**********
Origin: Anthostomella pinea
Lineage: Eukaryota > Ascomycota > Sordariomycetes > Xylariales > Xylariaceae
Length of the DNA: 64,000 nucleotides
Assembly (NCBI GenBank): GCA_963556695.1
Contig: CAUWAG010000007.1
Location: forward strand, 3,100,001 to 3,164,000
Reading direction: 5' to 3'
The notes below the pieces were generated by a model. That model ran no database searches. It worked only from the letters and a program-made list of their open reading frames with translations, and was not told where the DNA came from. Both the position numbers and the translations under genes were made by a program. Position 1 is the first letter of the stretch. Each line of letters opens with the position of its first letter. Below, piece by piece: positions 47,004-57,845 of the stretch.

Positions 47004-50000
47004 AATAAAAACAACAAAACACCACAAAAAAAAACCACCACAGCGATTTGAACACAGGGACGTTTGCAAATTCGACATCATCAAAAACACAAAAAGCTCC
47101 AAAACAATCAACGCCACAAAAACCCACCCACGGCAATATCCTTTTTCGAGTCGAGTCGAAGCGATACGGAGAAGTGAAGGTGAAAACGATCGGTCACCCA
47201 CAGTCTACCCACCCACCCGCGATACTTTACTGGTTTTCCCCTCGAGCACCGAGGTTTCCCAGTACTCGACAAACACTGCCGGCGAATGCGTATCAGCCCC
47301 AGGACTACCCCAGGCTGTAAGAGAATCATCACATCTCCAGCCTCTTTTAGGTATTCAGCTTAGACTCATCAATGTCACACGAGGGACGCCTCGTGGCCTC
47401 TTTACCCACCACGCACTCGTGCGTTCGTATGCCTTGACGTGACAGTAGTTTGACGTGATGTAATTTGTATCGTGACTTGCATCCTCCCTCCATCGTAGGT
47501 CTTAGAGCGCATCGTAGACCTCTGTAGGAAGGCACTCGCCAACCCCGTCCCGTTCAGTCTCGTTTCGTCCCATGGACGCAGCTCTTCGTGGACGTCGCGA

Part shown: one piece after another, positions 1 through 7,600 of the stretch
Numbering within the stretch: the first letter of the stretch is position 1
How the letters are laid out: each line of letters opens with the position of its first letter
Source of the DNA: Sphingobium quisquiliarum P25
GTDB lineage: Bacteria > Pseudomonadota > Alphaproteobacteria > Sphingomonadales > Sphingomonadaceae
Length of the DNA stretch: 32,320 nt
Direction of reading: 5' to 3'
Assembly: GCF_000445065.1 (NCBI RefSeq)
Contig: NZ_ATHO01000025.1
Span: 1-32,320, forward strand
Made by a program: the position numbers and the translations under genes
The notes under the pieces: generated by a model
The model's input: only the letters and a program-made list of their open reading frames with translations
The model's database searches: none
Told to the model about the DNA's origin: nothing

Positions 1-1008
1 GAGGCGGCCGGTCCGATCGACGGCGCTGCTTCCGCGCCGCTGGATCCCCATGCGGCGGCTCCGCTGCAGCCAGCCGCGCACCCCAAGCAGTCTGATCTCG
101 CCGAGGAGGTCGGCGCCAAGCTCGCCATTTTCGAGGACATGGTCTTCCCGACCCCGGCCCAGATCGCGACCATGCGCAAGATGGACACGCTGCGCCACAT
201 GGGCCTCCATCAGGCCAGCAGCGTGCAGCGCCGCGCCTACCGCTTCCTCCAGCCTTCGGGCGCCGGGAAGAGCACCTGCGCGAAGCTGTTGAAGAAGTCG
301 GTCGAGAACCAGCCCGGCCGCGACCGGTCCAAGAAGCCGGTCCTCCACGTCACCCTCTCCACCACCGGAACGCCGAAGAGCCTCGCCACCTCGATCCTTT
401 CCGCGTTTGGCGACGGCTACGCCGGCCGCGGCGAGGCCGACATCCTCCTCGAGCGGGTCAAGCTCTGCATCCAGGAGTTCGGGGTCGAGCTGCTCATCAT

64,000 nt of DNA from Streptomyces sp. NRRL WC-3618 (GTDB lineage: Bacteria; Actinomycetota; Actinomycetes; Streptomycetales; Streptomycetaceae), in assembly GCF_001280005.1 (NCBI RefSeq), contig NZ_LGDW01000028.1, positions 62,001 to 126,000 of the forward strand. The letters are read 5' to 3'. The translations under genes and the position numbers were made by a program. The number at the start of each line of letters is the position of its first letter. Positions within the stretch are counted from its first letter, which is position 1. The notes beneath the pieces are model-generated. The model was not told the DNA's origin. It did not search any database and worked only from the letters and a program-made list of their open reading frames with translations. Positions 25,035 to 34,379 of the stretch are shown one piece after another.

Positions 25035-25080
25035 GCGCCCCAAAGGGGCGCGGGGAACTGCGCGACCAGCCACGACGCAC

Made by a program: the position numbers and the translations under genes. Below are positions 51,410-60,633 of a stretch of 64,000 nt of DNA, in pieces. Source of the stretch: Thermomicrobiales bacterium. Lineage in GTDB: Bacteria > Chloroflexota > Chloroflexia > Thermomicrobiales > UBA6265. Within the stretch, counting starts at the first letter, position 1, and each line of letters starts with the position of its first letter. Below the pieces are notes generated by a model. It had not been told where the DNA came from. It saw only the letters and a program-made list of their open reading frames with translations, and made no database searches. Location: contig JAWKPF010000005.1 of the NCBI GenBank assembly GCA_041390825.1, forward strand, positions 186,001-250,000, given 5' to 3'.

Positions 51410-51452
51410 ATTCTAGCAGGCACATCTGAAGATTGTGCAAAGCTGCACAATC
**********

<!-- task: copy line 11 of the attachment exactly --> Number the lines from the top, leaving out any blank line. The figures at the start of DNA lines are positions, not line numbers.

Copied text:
47101 AAAACAATCAACGCCACAAAAACCCACCCACGGCAATATCCTTTTTCGAGTCGAGTCGAAGCGATACGGAGAAGTGAAGGTGAAAACGATCGGTCACCCA